Of Solitude and Company

There is a beauty, a quaint charm
To this city that will be
My home for a year of my life.
There is charm in the silent flow
Of the canal,
In the sunlight making the grass glow neon,
In the vintage shops and cobbled streets
That this place is known for.
There is beauty in solitude,
As I walk anonymous through
Hoards of strangers,
And, for a change,
No one spares me a second glance.
It is normal here,
To be a girl.
There is also a certain charm
And tentative prospects of a happy year
In a late-night half-burned egyptian dinner
With three strangers
Who were a little less of strangers
When the night was over.

Giving In

White.
So white that she was sure
If her eyes were closed
She would be seeing
Each capillary
In each eyelid distinctly.
She was overwhelmed
By the white in front,
And finally,
Succumbed to the cloying black
Behind her.
She stopped struggling.
White,
And then too white.
And then nothing.
Nothingness felt soothing
After the the struggle.

Focus

The ground slips beneath me,
And I am too tired to make a stand.
All I can control
Are inhales, trying to make sense
And exhales, of the world around me.
An ache born deep in my bones
Settles over my cold skin.
Heart beats thrum,
Adrenaline rushes shiver,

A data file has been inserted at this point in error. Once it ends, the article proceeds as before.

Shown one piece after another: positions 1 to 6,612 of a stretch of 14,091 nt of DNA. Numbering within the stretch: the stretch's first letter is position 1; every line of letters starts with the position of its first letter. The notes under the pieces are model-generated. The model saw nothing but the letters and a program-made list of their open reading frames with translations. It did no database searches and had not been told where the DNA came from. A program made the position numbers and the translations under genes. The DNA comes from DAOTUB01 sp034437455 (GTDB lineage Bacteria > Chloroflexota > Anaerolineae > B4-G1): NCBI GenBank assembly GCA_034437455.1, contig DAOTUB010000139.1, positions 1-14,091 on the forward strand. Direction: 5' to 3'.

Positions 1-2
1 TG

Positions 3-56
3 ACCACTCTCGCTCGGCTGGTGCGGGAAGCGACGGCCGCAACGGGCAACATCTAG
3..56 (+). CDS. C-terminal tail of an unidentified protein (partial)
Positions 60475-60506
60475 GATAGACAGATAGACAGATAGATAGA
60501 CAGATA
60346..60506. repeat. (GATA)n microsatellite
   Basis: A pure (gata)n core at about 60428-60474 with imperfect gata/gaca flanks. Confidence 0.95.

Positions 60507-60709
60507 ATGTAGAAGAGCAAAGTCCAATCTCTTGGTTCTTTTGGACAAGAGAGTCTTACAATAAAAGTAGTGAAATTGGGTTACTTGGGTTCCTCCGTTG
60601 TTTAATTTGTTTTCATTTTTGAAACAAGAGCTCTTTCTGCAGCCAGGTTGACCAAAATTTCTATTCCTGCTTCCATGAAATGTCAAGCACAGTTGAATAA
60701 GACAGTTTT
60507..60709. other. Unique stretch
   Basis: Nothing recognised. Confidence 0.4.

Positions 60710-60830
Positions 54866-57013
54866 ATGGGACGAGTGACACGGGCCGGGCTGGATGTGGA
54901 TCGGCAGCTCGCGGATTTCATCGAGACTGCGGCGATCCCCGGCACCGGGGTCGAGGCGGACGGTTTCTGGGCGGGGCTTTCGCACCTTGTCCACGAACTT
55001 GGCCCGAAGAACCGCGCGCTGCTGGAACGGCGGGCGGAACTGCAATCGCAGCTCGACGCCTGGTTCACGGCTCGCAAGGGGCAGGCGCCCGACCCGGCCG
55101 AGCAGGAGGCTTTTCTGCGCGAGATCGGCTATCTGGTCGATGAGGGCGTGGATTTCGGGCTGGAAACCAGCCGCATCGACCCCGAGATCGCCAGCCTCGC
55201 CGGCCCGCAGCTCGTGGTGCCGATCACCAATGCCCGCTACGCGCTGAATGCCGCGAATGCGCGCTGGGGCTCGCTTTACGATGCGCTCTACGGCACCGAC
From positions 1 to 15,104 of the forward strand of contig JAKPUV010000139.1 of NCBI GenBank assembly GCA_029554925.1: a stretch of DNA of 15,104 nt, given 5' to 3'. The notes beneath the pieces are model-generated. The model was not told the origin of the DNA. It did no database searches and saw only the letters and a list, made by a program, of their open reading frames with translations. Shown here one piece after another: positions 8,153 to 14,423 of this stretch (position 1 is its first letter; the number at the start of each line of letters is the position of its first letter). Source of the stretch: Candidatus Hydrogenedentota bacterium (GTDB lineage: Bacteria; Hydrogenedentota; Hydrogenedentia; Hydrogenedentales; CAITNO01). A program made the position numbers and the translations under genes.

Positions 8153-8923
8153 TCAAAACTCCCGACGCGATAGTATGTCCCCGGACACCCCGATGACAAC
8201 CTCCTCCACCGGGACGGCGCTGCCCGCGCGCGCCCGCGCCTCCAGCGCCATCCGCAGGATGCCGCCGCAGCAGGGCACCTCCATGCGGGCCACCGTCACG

Flowing up and down my spine.
My life, my senses, my being,
Are all focused on only two things now:
My laboured breaths
And your silent heartbeat.

A note:
I understand how impolite and careless I seem to anyone who cares, when I don’t post anything for long periods of time, and for that, I am sorry. I am sure, though, that everyone knows how Life has a way of seeping through your plans and demanding your energy.

Poet

She wanted to write stories.

She wanted to have such a vivid imagination that she would be able to conjure up even the most absurd of scenarios in seconds, and then express them with strings of words that just made sense.

She wanted to write about girls and boys, men and women, going on adventures, facing challenges, falling in love. She wanted to live vicariously through her brain children, and still let them be their own people. She wanted to give a voice to the many souls living in her head. She wanted to write stories like the ones that made her fall in love with reading.

But she couldn’t. The souls in her head spoke to her without voices, and she was always bad at translating feelings into speech.

She tried. She picked apart each emotion, cut them to tiny helpings, turned them into words, and stringed those words together.

It didn’t make grammatical sense, but it was beautiful, and the souls were happy.

It was poetry.